Our findings are supported by results of three other reviews on prognostic factors in patients with LBP [17, 22, 24].

Pincus et al. point out the influence of psychological factors with regard to the correlation between psychological distress/depressive mood and increased risk of chronicity [17]. This endorses the relevance of our structures “depression”, “negative psychological states”, “coping strategies”, “fear-avoidance beliefs”, and “emotional and social support system/psychosocial aspects”.

Shaw et al. list these factors as significant: “low workplace support”, “personal stress”, “shorter job tenure”, “prior episodes”, “heavier occupations with no modified duty”, “delayed reporting”, “severity of pain and functional impact”, “radicular findings”, and “extreme symptom report” [22]. Comparing these data with our findings illustrates the limitations of comparability of both reviews. Only some items reported by Shaw et al. can be assigned to one of the ten structures of our review. Whereas we considered “low workplace support”, “personal stress”, and “heavier occupations with no modified duty” as predictors as well, “severity of pain and functional impact” and “extreme symptom report” have no prognostic influence according to our results; the allocation of the remaining factors is ambiguous.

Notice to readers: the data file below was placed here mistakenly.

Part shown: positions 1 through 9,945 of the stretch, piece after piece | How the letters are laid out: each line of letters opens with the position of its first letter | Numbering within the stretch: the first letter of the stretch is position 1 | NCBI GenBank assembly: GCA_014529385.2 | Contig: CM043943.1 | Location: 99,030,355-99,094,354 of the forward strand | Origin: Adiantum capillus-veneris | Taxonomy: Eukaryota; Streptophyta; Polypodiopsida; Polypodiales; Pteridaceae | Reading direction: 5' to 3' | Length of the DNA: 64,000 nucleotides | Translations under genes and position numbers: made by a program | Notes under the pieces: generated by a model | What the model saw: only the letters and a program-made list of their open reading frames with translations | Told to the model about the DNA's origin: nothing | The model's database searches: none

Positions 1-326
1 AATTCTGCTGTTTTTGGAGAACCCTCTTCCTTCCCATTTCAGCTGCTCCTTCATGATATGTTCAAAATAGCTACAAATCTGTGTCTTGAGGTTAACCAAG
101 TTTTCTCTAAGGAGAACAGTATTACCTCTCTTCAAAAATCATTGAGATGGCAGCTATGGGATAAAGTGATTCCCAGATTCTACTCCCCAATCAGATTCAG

Steenstra et al. characterised the following factors as predictors for a longer duration of sick leave in patients with LBP: “specific LBP”, “higher disability levels”, “older age”, “female gender”, “more social dysfunction and more social isolation”, “heavier work”, and “receiving higher compensation” [24]. “More social dysfunction and more social isolation” and “heavier work” were also evaluated as predictors in our review. However, results by Steenstra et al. with respect to socio-demographic factors as being predictive did not match our findings.

In conclusion, this systematic review has found psychological and occupational factors to have the highest reliability among prognostic factors of patients with LBP. To optimise the decision-making process of physicians these factors should be included in future screening instruments for the identification of prognostic factors at an early stage. Furthermore, psychological and occupational factors should be part of a minimum core set in future prospective studies as referred to in an ongoing study of the authors’ looking into predictors of the transition from acute to chronic LBP, including the impact of different health care systems [13].


This project was supported by the National Research Programme NRP 53 “Musculoskeletal Health - Chronic Pain” of the Swiss National Science Foundation (Project 405340-104826).

Contributor Information

M. Melloh, Phone: +64-3-4740999, Fax: +64-3-4747617,

A. Elfering, Phone: +41-31-6313639, Fax: +41-31-6318212, hc.ebinu.hcysp@gnirefle.mihca.

C. Egli Presland, Phone: +41-31-6313639, Fax: +41-31-6318212, hc.ebinu.stneduts@ilgenemrac.

C. Roeder, Phone: +41-31-6315940, Fax: +41-31-6315931, hc.ebinu.retnecmem@redeor.hpotsirhc.

T. Barz, Phone: +49-3332-532314, Fax: +49-3332-532735, moc.soipelksa@zrab.t.

C. Rolli Salathé, Phone: +41-31-6313639, Fax: +41-31-6318212, hc.ebinu.stneduts@illorailenroc.

O. Tamcan, Phone: +41-31-6315941, Fax: +41-31-6315931, hc.ebinu.retnecmem@nacmat.reugzeo.

U. Mueller, Phone: +41-31-6315942, Fax: +41-31-6315931, hc.ebinu.retnecmem@relleum.sru.

J. C. Theis, Phone: +64-3-4740999, Fax: +64-3-4747617,